2. "20% drop in approving applications for loans": does that mean that potential borrowers mostly just had to apply at more places to get the loan, that they just couldn't get one or something else or some combination? For those who couldn't get the loan, what were the outcomes, better o worse than if they had obtained the loan?

    3. "40 drop in average loan charges": is that £40 from £500 or £40 from £50? Without the context the number has minimal value. Fortunately the PDF does say more: "Loans originating at the start of 2014 typically resulted in the customer being charged around £100 in interest and fees. This declined over 2014 to around £80. Once the price cap was introduced, there was a further sharp drop to around £60". However it's unclear whether this is an actual benefit or just the result of the price cap excluding the higher cost required borrowers from the market, so naturally reducing the average, with the detriment falling on those excluded from the market. To have useful meaning it needs to be for a constant credit grade, not the whole market including then excluding the higher risk customers.

    In essence the infographic points I've highlighted tell me nothing other than that the FCA wants to say that something has been done and feels obliged to provide some numbers with no context to understand what the numbers mean.

    Surely the FCA can do a decent evaluation that compares the outcomes for those who did not get credit vs the outcomes they would have had if they had obtained it? For example:

    1. how many lost their jobs because they were unable to get to work having been declined borrowing for car repairs? How long until they could find alternative employment and what were the pay effects?
    2. how many were worse off due to inability to replace a failed clothes washer and the higher costs of alternatives?
    3. how many had higher heating costs and/or adverse health effects due to inability to fund heating repairs or replacements?

    Many other questions, of course. The key point being that lower levels of payday or other high cost lending are not inherently beneficial. It's only better results for consumers that are beneficial, if those have been delivered without an excessive loss to potential borrowers. And the infographic said essentially nothing about the change in outcomes for those declined credit.

    What the infographic does do is report welcome outcomes in the area of redress, authorisation and warnings.

    So far as I could see in a quick scan of the call for input PDF there's little indication of change in outcomes for those whose level of risk would have required a rate above the FCA charge cap to obtain credit because the anticipated cost of defaults plus administration is above the cap level. I don't think that just looking at credit reference agency data captures the real life outcomes, just other tracked credit use. So it doesn't seem possible to evaluate whether the cap has overall been beneficial or harmful at this point. I welcome the suggestion that the FCA is going to do more work and hope that there is sufficient attention paid to outcomes for those declined credit (4.6, 6.3) as well as those who obtained credit and the change in number of applications it took, particularly vs the FCAs number for a decrease in acceptance rates.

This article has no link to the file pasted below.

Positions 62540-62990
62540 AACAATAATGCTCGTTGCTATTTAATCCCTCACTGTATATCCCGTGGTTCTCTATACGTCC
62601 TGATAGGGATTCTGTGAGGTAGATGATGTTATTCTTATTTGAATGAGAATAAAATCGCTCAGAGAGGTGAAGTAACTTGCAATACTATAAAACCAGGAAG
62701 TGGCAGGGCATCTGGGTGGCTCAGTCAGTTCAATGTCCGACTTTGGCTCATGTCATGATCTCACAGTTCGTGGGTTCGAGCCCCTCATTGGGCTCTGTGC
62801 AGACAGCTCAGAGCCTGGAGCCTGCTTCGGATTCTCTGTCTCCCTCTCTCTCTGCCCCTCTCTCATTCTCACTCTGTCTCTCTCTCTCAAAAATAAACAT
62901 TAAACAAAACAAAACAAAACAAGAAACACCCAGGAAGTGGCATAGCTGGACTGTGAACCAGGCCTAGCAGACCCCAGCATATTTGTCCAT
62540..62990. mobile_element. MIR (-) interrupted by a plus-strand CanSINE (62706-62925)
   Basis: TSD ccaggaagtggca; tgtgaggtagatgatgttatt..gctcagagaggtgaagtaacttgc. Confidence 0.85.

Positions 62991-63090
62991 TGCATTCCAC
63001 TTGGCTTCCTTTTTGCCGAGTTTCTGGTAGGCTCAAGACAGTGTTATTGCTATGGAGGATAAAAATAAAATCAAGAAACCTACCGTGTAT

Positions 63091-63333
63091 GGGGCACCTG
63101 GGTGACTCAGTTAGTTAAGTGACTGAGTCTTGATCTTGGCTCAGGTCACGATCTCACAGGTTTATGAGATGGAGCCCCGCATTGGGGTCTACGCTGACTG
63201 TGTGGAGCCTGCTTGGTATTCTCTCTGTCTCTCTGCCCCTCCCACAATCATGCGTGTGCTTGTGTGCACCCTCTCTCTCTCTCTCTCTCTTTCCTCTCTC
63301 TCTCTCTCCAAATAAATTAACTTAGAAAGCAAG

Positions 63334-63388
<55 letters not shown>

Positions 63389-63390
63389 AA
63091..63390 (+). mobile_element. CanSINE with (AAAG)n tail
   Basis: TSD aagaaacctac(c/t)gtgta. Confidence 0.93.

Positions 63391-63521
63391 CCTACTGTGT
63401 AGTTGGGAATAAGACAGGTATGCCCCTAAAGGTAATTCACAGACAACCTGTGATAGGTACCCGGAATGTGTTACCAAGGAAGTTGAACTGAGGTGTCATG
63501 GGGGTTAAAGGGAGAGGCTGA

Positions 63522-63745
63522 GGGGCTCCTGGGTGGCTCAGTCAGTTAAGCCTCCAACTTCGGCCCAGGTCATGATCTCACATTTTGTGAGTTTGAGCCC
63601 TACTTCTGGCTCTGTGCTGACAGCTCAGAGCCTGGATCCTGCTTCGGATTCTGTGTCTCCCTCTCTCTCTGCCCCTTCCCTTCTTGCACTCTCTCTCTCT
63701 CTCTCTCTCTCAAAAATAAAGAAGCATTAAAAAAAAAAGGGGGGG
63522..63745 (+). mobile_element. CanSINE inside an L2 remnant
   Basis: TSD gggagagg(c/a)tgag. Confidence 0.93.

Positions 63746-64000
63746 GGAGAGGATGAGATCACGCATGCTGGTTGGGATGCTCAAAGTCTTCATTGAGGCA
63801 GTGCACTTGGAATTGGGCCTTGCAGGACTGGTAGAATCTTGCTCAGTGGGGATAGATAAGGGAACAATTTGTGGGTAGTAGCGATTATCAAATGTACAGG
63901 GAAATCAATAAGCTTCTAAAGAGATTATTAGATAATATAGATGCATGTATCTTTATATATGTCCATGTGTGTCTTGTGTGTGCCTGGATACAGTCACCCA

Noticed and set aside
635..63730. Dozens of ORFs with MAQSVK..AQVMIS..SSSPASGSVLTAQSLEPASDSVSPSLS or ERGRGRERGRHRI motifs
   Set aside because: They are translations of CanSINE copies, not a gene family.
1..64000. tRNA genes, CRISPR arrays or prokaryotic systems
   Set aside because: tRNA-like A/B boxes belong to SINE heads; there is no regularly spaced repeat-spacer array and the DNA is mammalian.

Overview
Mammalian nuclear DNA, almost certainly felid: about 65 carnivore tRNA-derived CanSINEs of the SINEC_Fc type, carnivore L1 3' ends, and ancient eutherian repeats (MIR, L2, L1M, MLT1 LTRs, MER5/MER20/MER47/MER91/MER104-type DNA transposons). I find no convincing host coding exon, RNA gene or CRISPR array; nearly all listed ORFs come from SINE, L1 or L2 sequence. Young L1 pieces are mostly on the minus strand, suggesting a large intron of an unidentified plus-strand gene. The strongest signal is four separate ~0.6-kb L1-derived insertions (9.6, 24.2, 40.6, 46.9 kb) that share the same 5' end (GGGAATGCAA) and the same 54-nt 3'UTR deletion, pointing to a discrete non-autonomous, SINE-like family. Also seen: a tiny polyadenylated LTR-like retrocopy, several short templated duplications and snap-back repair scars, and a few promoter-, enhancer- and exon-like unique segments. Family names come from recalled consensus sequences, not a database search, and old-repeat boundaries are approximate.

With respect to 4.7 it is perhaps of note that high cost short term credit applies up to a year of term and it's not particularly clear whether diversion from payday to other HCSTC of longer term than a month will be considered as substitution (of payday) or ongoing HCSTC. I assume that the likely consumer reaction to a payday loan decline would be to switch to a longer term form of high cost short term credit with perhaps a three or six month term so it is good to see this is going to be investigated.

    When I've commented to people considering payday borrowing it's my normal practice to point them to lenderscompared.org.uk so they can consider cheaper forms of HCSTC. That's the Competition Commission-mandated site for doorstep lenders that is also used by other lenders. So at least in part I think that substitution of other HCSTC for payday is a potential consumer benefit that should be encouraged and I think that mandatory payday and other loan-based HCST lender participation at lenderscompared.org.uk would be beneficial to improve consumer awareness of the alternatives to payday.

    I'm concerned that the nominal cap may not be sufficiently high for longer terms than payday even though the affordability benefits of switching from three to twelve months could be substantial, in spite of the higher total amount of interest likely to be paid. The observation in 5.28 that firms seem to be trying for 3-4 months implies that this may be the case and that a nominal cap per four or six months pro-rata might improve affordability without an inordinate increase in total cost.